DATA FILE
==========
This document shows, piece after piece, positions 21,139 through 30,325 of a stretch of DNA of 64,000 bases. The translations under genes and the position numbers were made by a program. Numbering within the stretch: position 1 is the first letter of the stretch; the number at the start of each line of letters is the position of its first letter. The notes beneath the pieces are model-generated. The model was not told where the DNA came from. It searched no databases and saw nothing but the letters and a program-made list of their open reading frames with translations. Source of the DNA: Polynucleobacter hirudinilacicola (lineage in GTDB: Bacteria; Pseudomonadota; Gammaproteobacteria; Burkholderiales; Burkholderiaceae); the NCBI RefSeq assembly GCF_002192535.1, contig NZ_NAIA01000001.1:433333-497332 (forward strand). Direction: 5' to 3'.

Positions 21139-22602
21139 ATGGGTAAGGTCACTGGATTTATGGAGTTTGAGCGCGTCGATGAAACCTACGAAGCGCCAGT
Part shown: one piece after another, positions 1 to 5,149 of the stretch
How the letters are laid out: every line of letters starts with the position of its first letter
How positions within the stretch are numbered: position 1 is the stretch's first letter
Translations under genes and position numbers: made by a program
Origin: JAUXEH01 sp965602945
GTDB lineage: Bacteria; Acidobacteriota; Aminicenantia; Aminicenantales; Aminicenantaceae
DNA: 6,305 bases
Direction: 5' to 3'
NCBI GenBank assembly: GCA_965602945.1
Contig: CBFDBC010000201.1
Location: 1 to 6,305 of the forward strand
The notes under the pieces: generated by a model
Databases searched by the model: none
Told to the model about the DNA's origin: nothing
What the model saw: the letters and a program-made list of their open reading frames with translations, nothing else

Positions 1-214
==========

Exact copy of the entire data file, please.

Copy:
This document shows, piece after piece, positions 21,139 through 30,325 of a stretch of DNA of 64,000 bases. The translations under genes and the position numbers were made by a program. Numbering within the stretch: position 1 is the first letter of the stretch; the number at the start of each line of letters is the position of its first letter. The notes beneath the pieces are model-generated. The model was not told where the DNA came from. It searched no databases and saw nothing but the letters and a program-made list of their open reading frames with translations. Source of the DNA: Polynucleobacter hirudinilacicola (lineage in GTDB: Bacteria; Pseudomonadota; Gammaproteobacteria; Burkholderiales; Burkholderiaceae); the NCBI RefSeq assembly GCF_002192535.1, contig NZ_NAIA01000001.1:433333-497332 (forward strand). Direction: 5' to 3'.

Positions 21139-22602
21139 ATGGGTAAGGTCACTGGATTTATGGAGTTTGAGCGCGTCGATGAAACCTACGAAGCGCCAGT
Part shown: one piece after another, positions 1 to 5,149 of the stretch
How the letters are laid out: every line of letters starts with the position of its first letter
How positions within the stretch are numbered: position 1 is the stretch's first letter
Translations under genes and position numbers: made by a program
Origin: JAUXEH01 sp965602945
GTDB lineage: Bacteria; Acidobacteriota; Aminicenantia; Aminicenantales; Aminicenantaceae
DNA: 6,305 bases
Direction: 5' to 3'
NCBI GenBank assembly: GCA_965602945.1
Contig: CBFDBC010000201.1
Location: 1 to 6,305 of the forward strand
The notes under the pieces: generated by a model
Databases searched by the model: none
Told to the model about the DNA's origin: nothing
What the model saw: the letters and a program-made list of their open reading frames with translations, nothing else

Positions 1-214